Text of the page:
In Its Second Installment, The World Around Examines How Architecture Can Heal and Advance
The annual summit launched this past Saturday in residence at the Solomon R. Guggenheim Museum with a kick-off event featuring 19 presenters including Liam Young, David Adjaye, and Deborah Berke.
According to speculative architect (and Metropolis 2020 Game Changer) Liam Young’s presentation during the second installment of The World Around Summit, “When reality struggles to grasp the world, fiction might best understand our realities and find traction for the future.”
Cofounded last year by the New York-based design curator and critic Beatrice Galilee, The World Around, a platform that showcases a network of designers and creative thinkers, began its year-long residency at The Solomon R. Guggenheim Museum with a mission of uncovering “Architecture’s Now, Near, and Next.”
In the midst of an unclear future, the three-part digital symposium, moderated on January 30th by Galilee and the Guggenheim’s new deputy director of education and public engagement Cyra Levenson, examined how architecture and design can be used to comprehend the past and take immediate action for the future. A panel of 19 architects, designers, and thought leaders discussed 20 projects which articulate architecture’s role in addressing concerns—from environmental crises to racial discrimination in the industry—through means that included science fiction, storytelling, and graphic animation.
Design critic Alice Rawsthorn launched the first session, titled “Pollinators of the World Around,” with a hopeful run-down of design’s ongoing response to COVID-19. “One of design’s crucial roles throughout history has been to help us deal with emergencies,” she noted, emphasizing incredible pandemic responses, such as five Afghani teenage girls who designed emergency ventilators, as well as failures such as a Las Vegas homeless shelter which placed its residents on a parking lot within a 6-feet grid.
Many of the presentations hit on realities from unbeaten paths such as Feral Atlas contributor Kate Brown’s encounter with Northern Ukraine’s openly-traded radioactive blueberries contaminated during nuclear testing and filmmaker Fernando Frías’s 2019 feature, Ya No Estoy Aquí (I’m No Longer Here), about a dancing cartel in Monterrey. Buenos Aires-based multidisciplinary activist group El Futuro Imposible (The Impossible Future) delivered a fully animated presentation on social and environmental activism. In the face of what they called “a crisis of imagination,” they used animation as a tool to spread information and “give room for emotions, such as hope and optimism.”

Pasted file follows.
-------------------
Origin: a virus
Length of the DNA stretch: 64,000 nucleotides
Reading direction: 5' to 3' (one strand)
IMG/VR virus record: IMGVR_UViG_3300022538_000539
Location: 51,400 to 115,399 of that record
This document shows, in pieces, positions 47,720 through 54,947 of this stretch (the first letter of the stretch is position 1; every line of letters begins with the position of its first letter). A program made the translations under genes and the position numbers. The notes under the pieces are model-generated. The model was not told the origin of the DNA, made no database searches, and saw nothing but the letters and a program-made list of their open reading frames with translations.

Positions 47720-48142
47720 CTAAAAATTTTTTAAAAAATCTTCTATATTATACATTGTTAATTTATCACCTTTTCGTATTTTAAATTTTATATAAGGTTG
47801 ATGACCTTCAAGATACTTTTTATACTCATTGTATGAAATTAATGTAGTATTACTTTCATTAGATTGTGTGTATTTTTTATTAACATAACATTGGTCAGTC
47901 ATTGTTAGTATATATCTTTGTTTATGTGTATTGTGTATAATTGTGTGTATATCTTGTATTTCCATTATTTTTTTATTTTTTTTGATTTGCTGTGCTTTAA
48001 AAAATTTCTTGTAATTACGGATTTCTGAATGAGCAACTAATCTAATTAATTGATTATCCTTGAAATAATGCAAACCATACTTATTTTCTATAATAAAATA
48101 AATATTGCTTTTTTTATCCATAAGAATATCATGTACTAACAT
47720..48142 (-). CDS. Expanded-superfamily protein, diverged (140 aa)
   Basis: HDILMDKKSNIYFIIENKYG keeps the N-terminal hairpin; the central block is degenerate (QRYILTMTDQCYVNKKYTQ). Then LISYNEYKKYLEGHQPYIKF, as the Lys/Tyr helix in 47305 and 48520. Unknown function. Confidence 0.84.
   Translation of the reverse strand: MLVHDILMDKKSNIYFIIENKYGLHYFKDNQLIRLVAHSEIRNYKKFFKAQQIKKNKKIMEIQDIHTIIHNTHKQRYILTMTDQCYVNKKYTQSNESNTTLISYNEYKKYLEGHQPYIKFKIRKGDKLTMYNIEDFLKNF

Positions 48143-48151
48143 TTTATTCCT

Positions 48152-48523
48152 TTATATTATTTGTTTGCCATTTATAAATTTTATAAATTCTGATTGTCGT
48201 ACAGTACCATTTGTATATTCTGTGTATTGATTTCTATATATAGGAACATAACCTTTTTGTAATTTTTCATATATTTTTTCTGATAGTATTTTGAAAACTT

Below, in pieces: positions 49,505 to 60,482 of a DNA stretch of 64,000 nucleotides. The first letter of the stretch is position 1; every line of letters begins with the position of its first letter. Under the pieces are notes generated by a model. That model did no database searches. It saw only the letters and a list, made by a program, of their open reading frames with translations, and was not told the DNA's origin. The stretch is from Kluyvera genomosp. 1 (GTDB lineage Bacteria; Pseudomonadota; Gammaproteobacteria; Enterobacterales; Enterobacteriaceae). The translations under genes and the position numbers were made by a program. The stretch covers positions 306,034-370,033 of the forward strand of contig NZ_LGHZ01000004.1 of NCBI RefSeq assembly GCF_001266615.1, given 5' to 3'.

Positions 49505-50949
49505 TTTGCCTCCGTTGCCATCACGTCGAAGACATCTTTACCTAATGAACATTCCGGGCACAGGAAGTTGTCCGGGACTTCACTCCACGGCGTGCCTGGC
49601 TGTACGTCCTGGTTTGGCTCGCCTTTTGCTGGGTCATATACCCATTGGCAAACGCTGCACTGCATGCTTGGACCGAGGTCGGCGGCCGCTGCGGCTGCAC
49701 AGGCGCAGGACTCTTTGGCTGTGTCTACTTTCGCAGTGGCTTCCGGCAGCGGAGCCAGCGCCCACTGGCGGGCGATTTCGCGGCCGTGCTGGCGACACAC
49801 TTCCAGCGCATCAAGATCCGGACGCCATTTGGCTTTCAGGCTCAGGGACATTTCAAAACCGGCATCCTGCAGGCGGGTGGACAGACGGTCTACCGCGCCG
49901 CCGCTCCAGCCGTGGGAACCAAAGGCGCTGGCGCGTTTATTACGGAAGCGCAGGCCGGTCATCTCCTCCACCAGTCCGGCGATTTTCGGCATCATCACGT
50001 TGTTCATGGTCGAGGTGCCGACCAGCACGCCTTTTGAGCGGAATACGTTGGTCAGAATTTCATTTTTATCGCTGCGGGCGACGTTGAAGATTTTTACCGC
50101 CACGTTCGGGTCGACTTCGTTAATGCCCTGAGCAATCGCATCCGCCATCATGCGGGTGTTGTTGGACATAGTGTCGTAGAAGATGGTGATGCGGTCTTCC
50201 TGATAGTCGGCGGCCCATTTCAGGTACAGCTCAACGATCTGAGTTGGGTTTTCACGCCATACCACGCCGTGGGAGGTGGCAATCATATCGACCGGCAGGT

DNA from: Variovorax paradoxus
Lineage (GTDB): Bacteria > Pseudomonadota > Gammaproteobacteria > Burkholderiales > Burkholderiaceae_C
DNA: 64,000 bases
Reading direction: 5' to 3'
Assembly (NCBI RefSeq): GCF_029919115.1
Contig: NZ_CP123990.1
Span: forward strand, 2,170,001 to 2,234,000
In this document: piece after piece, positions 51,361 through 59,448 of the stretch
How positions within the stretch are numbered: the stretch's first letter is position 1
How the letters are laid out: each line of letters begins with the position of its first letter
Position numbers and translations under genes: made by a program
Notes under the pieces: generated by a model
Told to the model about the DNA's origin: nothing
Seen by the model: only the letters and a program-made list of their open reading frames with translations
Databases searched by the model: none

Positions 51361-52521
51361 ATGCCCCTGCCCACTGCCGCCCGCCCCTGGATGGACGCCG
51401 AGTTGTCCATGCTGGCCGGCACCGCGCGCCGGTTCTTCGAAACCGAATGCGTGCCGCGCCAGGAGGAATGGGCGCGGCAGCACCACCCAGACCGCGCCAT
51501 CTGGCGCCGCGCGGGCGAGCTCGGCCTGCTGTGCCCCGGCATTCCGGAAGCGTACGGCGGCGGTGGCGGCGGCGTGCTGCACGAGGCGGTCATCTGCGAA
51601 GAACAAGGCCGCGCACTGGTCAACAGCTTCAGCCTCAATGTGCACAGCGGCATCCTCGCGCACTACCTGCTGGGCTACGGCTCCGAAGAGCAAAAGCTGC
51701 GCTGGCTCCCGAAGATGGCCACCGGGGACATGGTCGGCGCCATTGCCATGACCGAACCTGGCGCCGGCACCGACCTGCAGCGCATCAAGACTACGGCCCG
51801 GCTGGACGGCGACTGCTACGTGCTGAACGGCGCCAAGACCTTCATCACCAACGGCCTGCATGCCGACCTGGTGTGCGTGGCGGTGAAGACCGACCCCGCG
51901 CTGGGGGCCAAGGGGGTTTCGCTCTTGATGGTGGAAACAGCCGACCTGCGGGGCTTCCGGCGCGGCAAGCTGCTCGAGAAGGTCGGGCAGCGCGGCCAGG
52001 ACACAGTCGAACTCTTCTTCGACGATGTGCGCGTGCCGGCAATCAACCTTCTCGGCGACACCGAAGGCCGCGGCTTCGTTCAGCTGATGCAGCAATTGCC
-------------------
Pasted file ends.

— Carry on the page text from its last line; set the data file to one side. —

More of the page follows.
A site of both cultivation and construction, land was the core subject in the second session, “Keepers of the World Around” which considered voices and histories from the original caretakers of colonized lands. The Berlin-based Burkinabe architect Francis Kéré cited a lack of a “material and climate responsible approach” as well as “local knowledge” as motivations for his design of the Burkina Faso National Assembly in Ouagadougou. “Indigenous form of governance” is urgently needed in post-colonial architecture, said Kéré, who embodies the ritual of meeting under a tree with his design for the building. Dubai and Tokyo-based firm Waiwai presented research into how to create an alternative to Portland cement from crystalized salt and minerals from the United Arab Emirates.
Session three, “Builders of the World Around,” was centered on art as a means to rethink civic spaces and the conversation steered toward new ways of creating dialogue while remaining sensitive to the needs of underrepresented communities. The final chapter featured a group of five participants including starchitects such as David Adjaye, SO-IL and UCCA, and Deborah Berke withs Jason Price. A focus on art centers branched out to include hospitable and inclusive design, as well as democratizing access to culture through inviting building forms. “Architecture is an art form that has to be remade and refined every generation,” said Adjaye. Berke added that art centers should be “not naive or precious, but real buildings that can take a beating.”
An online platform was a fitting medium for a panel exploring the urgency of decentralization in design thinking. The participants reported from 14 cities around the world and were able to interact with the audience during live discussions at the end of each session. Indispensable for any analog or digital affair, occasional technical issues during the streaming yielded its own potential for fictions or truths in audience comments, from those affirming a “right-wing troll move” to “algorithm lacking the capacity for imagination.”
Each session is available to stream on the nonprofit’s website.
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